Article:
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Some notes from Boeing's (BA +1.2%) conference call earlier: Company says the 787 issue is not...

Some notes from Boeing's (BA +1.2%) conference call earlier: Company says the 787 issue is not taking resources from other projects, Dreamliner production continues as planned, and the investigation shouldn't impact guidance. Looking into 2013, overall U.S. defense budget pressures persist, but it continues to capture growth opportunities in international defense markets. Nearly two-thirds of order book outside of U.S. and Europe. Sees air cargo market stabilizing in 2013
Comments (2)
  • kafantaris
    , contributor
    Comments (7) | Send Message
    Since large lithium batteries are a headache -- if not inherently dangerous -- we have to look at alternatives. One is to go back to the heavier nickel-cadmium batteries.
    Another is to use fuel cells. Fuel cells are now used in warehouse lifts and they supply unattended backup power to cell towers.
    Why not use them in commercial airplanes? They have proved reliable for over a decade in our space Shuttle.
    What about cost? With $16,000 for a lithium battery, cost is relative. Moreover, fuel cells are now a sixth of what they were five years ago.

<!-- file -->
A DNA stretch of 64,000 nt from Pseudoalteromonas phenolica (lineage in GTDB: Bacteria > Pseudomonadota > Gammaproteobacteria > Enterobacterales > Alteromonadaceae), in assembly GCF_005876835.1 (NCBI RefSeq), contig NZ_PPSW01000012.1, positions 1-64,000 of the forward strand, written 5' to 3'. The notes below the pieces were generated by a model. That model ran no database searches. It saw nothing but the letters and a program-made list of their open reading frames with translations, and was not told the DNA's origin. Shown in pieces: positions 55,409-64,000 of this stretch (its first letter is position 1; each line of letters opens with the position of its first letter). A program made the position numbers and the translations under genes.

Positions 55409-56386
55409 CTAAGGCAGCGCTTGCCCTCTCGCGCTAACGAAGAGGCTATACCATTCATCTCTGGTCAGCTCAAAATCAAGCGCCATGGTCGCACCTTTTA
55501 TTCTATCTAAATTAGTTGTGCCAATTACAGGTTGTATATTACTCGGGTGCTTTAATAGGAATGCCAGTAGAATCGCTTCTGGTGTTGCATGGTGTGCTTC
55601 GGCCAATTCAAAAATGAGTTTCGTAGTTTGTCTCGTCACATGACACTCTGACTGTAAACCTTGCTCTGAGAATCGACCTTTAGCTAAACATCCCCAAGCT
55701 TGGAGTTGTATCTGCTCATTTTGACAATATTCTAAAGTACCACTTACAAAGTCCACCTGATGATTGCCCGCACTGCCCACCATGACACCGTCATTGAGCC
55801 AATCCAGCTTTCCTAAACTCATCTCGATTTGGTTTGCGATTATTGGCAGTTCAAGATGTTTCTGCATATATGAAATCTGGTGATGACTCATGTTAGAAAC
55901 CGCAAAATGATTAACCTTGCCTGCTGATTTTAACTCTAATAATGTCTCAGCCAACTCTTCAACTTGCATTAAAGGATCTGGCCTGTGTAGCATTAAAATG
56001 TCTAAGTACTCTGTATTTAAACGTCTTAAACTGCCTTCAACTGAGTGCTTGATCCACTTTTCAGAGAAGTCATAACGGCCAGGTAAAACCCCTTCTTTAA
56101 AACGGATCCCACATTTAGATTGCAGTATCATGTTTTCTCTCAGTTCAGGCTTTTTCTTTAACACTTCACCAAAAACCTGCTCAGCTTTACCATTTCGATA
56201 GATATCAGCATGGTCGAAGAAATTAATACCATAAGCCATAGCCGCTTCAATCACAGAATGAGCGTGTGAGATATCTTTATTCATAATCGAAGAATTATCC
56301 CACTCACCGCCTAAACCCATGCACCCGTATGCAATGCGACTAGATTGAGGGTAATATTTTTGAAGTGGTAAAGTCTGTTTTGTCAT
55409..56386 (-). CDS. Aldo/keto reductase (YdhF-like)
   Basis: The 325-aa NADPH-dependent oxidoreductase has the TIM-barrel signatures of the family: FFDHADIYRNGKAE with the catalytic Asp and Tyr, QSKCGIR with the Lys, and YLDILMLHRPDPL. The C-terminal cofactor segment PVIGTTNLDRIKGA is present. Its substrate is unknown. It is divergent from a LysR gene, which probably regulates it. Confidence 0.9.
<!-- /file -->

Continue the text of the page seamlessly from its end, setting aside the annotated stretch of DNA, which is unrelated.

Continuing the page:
What about the Hindenburg?
    Those flames etched in our minds came from the fresh paint on the tarp. Hydrogen itself burns colorless, last about a second, and the flames go straight up.
    But where would we store the hydrogen? In tanks of the type now used in fuel cell cars -- and they can be refilled every time the plane refuels.
    Or we could go with low pressure, though heavier, metal hydride tanks. This could eventually lead to our use of hydrides as artificial muscles -- to operate the plane's wings, brakes and landing gear. Metal hydrides can do this easily by us merely changing the current of the heating element inside the tank.
    30 Jan 2013, 04:01 PM Reply Like
  • combie
    , contributor
    Comments (86) | Send Message
    The investors don't know what they don't know!
    Boeing is heading for some very rocky times but they insist on the PR route that maintains "stock holder value" regardless of how shallow it is.
    The 787 was so many Achilles heals that there is no way under the current business model and partners, they can get to more than 5 per month, it is just that simple.
    They insist on increasing the 737 and 777 production, what do you think will happen to all programs when you force under-achieving suppliers to go up in rate? Boeing just does not have the leverage or oversight to increase without causing supplier to screw up trying to meet rate.
    The 787 production is a mess, and is dragging all the programs down with it.
    30 Jan 2013, 06:52 PM Reply Like
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